Standing still, Spike wasn’t sure what to do. This was obviously Joyce but... she wasn’t. Her habits were still the same, the kindness, but he had been wrong to say there was no stress. She looked pained and he was startled to realize he had just opened an old wound of hers. “You don’t remember?” His voice was faint, hardly able to speak. “I should go. I didn’t know, I… I’m so sorry. I won’t bother you anymore.”

In all his years alive, he wondered if he had ever made a retreat so fast. It wasn’t till he was outside and out of view from her house that he realized he had never told her his name and that he was still holding her mug filled with hot chocolate.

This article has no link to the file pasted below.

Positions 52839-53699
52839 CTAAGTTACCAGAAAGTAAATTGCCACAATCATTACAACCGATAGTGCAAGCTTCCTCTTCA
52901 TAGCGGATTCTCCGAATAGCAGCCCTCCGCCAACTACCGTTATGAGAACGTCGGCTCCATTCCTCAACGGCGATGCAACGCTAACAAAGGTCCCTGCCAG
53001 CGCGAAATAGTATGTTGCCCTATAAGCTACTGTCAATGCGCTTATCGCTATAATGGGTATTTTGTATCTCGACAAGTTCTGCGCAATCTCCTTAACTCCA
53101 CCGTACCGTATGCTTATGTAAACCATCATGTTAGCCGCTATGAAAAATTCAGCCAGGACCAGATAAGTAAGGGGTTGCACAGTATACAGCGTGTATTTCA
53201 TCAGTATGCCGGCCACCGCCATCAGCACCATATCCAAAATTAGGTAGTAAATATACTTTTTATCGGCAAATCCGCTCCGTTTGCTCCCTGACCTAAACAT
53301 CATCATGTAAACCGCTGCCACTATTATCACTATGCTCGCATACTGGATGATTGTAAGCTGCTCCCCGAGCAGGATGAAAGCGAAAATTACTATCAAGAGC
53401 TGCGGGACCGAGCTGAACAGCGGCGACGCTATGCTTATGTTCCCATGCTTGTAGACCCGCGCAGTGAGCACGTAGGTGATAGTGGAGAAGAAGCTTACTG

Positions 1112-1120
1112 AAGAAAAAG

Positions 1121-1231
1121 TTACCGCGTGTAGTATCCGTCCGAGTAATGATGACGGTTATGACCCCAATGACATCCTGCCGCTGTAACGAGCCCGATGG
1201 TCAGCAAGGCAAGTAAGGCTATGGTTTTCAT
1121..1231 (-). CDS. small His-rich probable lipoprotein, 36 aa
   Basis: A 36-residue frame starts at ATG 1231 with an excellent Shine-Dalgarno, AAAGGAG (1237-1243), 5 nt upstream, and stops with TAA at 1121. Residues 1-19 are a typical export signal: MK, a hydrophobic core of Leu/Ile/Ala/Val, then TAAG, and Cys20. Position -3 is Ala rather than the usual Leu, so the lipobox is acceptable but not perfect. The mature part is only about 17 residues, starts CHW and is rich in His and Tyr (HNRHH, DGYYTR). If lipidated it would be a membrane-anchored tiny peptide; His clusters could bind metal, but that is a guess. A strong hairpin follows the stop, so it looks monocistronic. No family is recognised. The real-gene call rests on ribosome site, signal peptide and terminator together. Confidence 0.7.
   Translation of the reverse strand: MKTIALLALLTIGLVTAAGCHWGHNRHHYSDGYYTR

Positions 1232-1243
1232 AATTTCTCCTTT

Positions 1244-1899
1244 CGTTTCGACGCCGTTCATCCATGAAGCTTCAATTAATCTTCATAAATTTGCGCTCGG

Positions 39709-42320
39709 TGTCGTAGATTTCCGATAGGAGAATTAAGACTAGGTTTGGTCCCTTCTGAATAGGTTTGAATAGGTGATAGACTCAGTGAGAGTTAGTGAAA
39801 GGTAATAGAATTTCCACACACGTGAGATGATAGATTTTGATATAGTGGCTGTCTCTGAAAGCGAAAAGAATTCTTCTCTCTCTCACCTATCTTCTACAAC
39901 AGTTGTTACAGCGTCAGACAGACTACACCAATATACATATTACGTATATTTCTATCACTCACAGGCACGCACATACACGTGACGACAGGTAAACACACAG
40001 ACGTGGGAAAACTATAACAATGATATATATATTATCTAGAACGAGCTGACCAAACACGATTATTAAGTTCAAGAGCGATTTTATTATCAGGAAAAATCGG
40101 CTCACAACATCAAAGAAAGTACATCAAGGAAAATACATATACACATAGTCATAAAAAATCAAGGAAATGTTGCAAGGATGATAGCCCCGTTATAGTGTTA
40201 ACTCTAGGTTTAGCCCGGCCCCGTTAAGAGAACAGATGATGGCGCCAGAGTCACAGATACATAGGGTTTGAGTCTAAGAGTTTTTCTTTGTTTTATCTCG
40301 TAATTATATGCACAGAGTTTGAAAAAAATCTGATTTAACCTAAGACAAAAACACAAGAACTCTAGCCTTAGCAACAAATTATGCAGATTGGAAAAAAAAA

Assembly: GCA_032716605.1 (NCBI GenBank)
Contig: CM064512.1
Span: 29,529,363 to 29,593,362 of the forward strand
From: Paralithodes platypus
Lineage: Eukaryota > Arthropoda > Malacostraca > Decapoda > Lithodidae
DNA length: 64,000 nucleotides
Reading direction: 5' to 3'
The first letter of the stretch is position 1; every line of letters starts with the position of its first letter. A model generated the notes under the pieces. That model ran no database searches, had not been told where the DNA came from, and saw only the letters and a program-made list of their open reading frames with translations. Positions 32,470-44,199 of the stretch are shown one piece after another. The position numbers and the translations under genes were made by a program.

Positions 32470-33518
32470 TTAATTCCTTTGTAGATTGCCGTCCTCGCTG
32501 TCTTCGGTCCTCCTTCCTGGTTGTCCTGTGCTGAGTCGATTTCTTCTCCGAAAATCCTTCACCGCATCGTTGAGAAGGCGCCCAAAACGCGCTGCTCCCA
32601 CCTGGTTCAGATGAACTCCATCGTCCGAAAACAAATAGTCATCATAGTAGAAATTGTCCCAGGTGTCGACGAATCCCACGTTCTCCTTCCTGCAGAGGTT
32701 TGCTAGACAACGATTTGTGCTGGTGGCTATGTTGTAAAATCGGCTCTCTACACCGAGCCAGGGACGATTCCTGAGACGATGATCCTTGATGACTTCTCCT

Staring down at it, he debated just tossing it. It seemed wrong to drink it now.

In the end, he set it on the corner of the wall. Walking away from it, for the first time since he appeared he wondered where Xander might be and if he remembered anything either. Trying to distract himself from thoughts of his own mother, he started to hunt once more